Sunday, November 8, 2009

Irgendwann fällt jede Mauer

"Every wall falls sometime."

Der Spiegel has a special section on the fall of the Berlin Wall 20 years ago:
20 Years After the Wall
Es war der Anfang vom Ende der DDR: Am 9. November vor 20 Jahren hielt Günter Schabowski seine legendäre Pressekonferenz. Und plötzlich war die Mauer weg.
(It was the beginning of the end of the GDR: on November 9 20 years ago, Günter Schabowski held his legendary press conference. And suddenly the wall was gone.)

Video-Spezial zum Mauerfall: Der Untergang der DDR
Particularly moving are the last few videos- "9. November: Die Mauer fällt" and "Der Arbeiter- und Bauernstaat zerfällt".

Certainly, even 20 years later, there still remain many challenges for unified Germany:
In East Germany, a Decline as Stark as a Wall
“Thanks to positive economic development, the east is on the best track to converge with the west,” said Wolfgang Tiefensee, the minister responsible for the development of the former East German states. “The gap is closing.”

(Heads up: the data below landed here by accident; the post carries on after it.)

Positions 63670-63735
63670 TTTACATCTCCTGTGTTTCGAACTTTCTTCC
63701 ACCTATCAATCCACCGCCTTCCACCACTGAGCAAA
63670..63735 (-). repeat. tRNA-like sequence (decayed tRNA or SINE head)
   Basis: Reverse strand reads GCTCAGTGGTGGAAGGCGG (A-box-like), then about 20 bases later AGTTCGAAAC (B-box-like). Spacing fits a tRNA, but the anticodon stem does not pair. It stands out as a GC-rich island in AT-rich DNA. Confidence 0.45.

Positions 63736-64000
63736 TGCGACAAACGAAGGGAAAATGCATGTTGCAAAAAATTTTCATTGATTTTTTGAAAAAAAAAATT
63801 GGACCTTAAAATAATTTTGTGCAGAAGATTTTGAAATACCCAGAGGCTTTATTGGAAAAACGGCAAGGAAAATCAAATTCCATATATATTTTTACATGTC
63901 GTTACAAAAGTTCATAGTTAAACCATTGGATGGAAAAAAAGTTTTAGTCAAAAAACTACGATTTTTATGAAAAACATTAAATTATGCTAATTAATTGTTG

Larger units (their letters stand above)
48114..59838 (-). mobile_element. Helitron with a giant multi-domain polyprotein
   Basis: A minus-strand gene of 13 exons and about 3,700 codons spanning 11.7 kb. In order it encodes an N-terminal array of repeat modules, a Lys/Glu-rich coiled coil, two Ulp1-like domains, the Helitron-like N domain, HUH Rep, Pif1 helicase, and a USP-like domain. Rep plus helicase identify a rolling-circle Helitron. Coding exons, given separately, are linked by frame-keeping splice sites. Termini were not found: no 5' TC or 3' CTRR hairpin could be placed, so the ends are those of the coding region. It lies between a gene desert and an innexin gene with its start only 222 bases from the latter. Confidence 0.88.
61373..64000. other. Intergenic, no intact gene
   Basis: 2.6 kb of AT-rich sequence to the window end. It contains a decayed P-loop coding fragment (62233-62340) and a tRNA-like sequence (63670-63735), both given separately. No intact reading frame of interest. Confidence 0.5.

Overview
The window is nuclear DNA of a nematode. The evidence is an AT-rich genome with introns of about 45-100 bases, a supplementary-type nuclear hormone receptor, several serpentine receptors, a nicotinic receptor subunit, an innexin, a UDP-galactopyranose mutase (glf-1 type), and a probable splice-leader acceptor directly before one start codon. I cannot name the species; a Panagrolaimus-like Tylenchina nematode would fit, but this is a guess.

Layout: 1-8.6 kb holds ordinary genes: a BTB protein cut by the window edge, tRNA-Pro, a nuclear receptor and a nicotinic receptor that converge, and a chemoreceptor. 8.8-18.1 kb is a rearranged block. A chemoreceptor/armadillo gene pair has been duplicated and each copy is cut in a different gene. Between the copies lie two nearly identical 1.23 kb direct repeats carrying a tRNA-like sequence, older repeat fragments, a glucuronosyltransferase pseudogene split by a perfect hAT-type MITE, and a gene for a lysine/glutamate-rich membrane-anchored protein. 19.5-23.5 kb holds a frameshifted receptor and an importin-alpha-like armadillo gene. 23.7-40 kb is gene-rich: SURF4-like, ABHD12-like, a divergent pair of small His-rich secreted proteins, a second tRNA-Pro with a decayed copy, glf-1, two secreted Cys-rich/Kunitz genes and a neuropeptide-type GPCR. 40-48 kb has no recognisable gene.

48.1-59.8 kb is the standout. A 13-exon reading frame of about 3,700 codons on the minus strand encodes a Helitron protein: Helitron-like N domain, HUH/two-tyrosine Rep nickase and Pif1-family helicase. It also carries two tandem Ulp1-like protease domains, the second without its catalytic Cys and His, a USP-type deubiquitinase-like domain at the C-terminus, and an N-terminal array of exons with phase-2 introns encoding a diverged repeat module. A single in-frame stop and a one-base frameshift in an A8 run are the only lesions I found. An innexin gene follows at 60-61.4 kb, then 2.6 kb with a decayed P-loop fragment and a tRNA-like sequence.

It is closing partly because the export leaders taking the hardest hits in the economic downturn are in the west, a leveling down rather than up.

Unemployment in the former East Germany remains double what it is in the west, and in some regions the number of women between the ages of 20 and 30 has dropped by more than 30 percent. In all, roughly 1.7 million people have left the former East Germany since the fall of the Berlin Wall, around 12 percent of the population, a continuing process even in the few years before the economic crisis began to bite.

And the population decline is about to get much worse, as a result of a demographic time bomb known by the innocuous-sounding name “the kink,” which followed the end of Communism. The birth rate collapsed in the former East Germany in those early, uncertain years so completely that the drop is comparable only to times of war, according to Reiner Klingholz, director of the Berlin Institute for Population and Development. “For a number of years East Germans just stopped having children,” Dr. Klingholz said.

Emptiness is the reigning feeling when walking through the city [of Hoyerswerda], which has lost more than 40 percent of its residents since the fall of the wall, with the population dropping below 40,000 people from more than 70,000.

“The people of the east have turned into nomads,” the elder Ms. Zirzow said.

Ostalgie: nostalgia for life in former East Germany (portmanteau of German ost: east + Nostalgie: nostalgia)